The Short Answer to
Cost Per Square Foot
"How much does a Lindal home cost per square foot?" is one of the most frequent questions we hear. It is as easy for us to answer as "Can you tell me how much it costs to take a vacation?" Or "send my kids to college?" Or "how much should I expect to spend on a new car?"
Really, there is not a short answer to any of these questions. In each case, there are so many variables that it is not possible to provide an accurate answer without asking several additional questions and gathering more information.
Two major factors that can affect your final price per square foot on any new home building project:
- Materials. Material costs can fluctuate based on local building codes, construction moratoriums, zoning laws, covenants and restrictions, availability of supplies, weather conditions, natural disasters, public or private water and sewer and several hundred other factors. Then making personal choices to finish the interior will greatly affect the final price, depending on whether you choose standard finishes or luxury or somewhere in between.
- Labor. Labor can vary substantially based upon the time of the year, complexity or uniqueness of the project, good or bad economic times, jobsite conditions, regional markets, the unemployment rate, availability of workers and more.
To make it even harder to calculate cost per square foot, there is no uniform method of measuring square footage. Depending on how the square footage is measured, cost calculations can vary greatly on the same project. Some will simply measure the exterior walls and then multiple that by the number of stories in order to get a square footage. Many builders only include the heated area of a home when calculating square footage. And basements count depending on who is providing the quote. Square footage costs often do not include the price of the land and site work, landscaping, design costs, wells and septic installations and utilities.
Here are some characteristics of your home to keep in mind during the lot, home plan, and interior finish selection phases that raise or lower your cost per square footage figure:
- One or Two Stories. Two-story homes are typically most cost-effective. A two-story home will have a smaller roof and foundation, and the plumbing and ventilation is less spread out. With either a one or two story home, decks, porches and garages can add significantly to the cost.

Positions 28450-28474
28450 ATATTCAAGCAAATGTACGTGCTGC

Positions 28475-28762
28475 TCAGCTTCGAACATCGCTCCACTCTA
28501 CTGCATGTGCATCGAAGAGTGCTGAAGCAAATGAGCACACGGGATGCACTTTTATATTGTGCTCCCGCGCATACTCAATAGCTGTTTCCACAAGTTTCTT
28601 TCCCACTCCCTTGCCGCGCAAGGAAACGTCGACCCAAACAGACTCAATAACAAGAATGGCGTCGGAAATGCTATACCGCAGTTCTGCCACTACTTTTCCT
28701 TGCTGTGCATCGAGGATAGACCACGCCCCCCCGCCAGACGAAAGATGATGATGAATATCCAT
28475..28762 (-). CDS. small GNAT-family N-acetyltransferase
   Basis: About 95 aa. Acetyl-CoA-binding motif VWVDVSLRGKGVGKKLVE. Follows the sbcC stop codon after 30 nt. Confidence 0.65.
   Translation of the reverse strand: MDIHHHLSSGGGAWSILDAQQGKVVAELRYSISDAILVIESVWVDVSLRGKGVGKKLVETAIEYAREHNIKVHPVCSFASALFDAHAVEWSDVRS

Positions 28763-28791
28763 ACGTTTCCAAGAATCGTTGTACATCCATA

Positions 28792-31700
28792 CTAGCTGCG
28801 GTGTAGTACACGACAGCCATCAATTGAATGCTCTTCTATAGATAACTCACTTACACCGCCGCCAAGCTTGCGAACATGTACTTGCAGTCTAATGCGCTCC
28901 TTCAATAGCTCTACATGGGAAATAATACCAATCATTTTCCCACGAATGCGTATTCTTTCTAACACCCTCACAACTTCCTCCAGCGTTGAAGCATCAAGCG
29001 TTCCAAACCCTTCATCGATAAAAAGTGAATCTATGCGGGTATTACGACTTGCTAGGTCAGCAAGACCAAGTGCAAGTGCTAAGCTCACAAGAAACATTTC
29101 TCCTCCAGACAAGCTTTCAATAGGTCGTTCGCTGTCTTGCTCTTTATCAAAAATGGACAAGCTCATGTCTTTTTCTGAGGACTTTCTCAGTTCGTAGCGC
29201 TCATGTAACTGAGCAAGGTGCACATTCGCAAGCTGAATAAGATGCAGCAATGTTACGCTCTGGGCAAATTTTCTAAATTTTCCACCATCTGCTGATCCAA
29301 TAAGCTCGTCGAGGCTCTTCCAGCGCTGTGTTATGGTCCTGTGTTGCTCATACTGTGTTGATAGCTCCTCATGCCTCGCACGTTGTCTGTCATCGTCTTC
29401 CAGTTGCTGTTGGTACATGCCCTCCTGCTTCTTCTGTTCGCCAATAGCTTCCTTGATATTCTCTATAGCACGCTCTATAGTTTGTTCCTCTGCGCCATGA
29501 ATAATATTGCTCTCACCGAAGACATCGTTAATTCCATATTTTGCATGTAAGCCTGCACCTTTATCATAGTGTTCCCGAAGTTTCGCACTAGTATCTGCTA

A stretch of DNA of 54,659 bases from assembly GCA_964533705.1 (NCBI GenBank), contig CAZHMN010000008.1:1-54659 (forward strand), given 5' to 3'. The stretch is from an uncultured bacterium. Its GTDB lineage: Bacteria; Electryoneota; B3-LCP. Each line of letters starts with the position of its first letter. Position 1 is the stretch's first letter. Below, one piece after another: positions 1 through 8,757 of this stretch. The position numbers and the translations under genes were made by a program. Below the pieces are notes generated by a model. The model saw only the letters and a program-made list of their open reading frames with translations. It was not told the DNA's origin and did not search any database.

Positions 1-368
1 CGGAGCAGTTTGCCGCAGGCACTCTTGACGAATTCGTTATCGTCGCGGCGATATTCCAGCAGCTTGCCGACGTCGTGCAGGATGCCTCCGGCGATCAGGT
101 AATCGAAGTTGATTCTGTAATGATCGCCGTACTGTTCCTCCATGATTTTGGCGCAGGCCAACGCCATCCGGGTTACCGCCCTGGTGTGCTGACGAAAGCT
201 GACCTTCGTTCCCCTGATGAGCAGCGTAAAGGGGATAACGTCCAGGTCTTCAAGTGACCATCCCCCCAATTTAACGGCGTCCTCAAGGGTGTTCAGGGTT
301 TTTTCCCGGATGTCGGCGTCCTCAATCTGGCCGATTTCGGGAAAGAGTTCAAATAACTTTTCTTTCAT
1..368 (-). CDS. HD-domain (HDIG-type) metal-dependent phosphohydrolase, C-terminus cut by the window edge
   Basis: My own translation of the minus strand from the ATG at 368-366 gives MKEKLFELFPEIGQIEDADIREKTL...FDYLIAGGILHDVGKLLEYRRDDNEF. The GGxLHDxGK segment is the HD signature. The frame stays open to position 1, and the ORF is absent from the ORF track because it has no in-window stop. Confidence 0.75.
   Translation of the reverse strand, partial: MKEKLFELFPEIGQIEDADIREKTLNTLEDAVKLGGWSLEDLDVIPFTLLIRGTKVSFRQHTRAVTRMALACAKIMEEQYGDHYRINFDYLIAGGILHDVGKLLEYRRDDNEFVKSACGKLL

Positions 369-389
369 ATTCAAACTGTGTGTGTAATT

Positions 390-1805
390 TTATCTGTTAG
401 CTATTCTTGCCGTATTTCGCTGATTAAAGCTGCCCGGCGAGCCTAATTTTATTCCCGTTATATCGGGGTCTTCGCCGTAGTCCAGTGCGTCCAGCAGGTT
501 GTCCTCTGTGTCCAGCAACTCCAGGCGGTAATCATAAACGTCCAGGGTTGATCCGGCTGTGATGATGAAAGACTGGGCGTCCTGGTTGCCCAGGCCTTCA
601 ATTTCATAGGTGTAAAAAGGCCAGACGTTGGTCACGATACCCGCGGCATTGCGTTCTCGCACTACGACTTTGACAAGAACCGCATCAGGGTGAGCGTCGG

- The Bigger They Are... The general rule is that large homes cost less per-square-foot than small houses. The larger the home, the more square footage to spread the cost of expensive items over.
- Footprint. Simple rectangular houses with straightforward, moderately pitched roofs are less costly for labor and materials than houses that have many wall jogs, hips and valleys, steeper roofs and dormers. The various levels of design will also need more engineering.
- When, Where and Who. The time of year a house is built, the building sites, accessibility and the contractor who builds it all play a part in cost. Starting your building project in the slow season can change labor costs. Some contractors demand higher rates depending on their workload and use sub-contractors who are slightly more expensive. A flat site that has been back-filled is easier for a crew to work on than a steeply sloping site.
- Millwork. The best advice for making sure your windows and doors always perform is to make sure that you use good quality windows, doors and skylights even if it costs a little more. Generally, casement windows cost more than double-hung windows. Hinged patio doors cost more than sliding patio doors. Operable skylights and roof windows cost more than fixed skylights. Arched fixed glass, circles and trapezoids all cost more than rectangular glass. And, the wood species chosen for the frame will affect the price of your home. Often, Douglas fir costs more than pine; recycled timber is more expensive than new and kiln-dried timber raises the price of millwork.
- Interior finish affects price. There are also various levels of quality for the interior finishes of your home. We often categorize them as good, better, best or standard, luxury or a combination of standard and luxury. These grades of finish can affect the price of your home considerably. For example, you can select cabinets and appliances for a $20,000 kitchen or a $60,000 kitchen and greatly change your final price per square foot. Your local Lindal dealer is there to help you determine your budget and the cost per square foot for your chosen home design.